Discuss various risk management and risk communication approaches in relation to issues of environmental justice and equity.
Develop a testable model of environmental insult.
Describe federal and state regulatory programs, guidelines and authorities that control environmental health issues.
Explain the importance of epidemiology for informing scientific, ethical, economic and political discussion of health issues.
Identify key sources of epidemiologic data, and comprehend basic ethical and legal principles pertaining to the collection, maintenance, use and dissemination of epidemiologic data.
Identify the principles and limitations of public health screening programs, including the evaluation of validity and reliability of screening tests
Describe epidemiologic study designs and assess their strengths and limitations.
Describe a public health problem in terms of person, time and place.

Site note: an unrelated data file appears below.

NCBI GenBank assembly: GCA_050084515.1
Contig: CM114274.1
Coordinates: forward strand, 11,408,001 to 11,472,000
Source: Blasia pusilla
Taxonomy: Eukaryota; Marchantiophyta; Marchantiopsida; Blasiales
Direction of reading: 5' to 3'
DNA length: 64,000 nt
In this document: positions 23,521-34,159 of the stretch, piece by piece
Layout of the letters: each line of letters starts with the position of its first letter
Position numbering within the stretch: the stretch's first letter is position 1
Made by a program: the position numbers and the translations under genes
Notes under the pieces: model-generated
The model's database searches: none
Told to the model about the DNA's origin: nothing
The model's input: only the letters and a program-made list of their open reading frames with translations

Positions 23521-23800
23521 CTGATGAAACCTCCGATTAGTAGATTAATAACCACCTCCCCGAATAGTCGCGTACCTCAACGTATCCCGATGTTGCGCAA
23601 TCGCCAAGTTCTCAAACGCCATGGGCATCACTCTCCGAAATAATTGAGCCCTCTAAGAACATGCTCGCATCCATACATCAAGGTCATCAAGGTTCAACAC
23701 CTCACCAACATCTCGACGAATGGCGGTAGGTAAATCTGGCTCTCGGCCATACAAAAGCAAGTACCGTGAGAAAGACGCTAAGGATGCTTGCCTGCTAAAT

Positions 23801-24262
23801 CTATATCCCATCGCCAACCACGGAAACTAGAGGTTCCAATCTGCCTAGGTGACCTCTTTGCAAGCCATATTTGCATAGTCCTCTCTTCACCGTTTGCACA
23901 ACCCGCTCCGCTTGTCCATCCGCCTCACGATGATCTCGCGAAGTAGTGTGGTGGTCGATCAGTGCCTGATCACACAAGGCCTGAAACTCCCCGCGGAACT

Apply the basic terminology and definitions of epidemiology.
Calculate basic epidemiology measures, including risk, rate, incidence, and prevalence.
Draw appropriate inferences from epidemiologic data.
Communicate epidemiologic information to lay and professional audiences.
Evaluate the strengths and limitations of epidemiologic reports.
Health Policy and Management
Identify the main components and issues of the organization, financing and delivery of health services and public health systems in the US.
Describe the legal and ethical bases for public health and health services.
Explain methods of ensuring community health safety and preparedness.
Discuss the policy process for improving the health status of populations.
Apply the principles of program planning, development, budgeting, management and evaluation in organizational and community initiatives.
Apply principles of strategic planning and marketing to public health.
Apply quality and performance improvement concepts to address organizational performance issues.
Apply "systems thinking" for resolving organizational problems.
Social and Behavioral Sciences
Identify the role of social and community factors in both the onset and solution of public health problems.
Recognize the causes of social and behavioral factors that affect health of individuals and populations.
Examine racial and ethnic disparities within the context of historic and contemporary social and economic climates.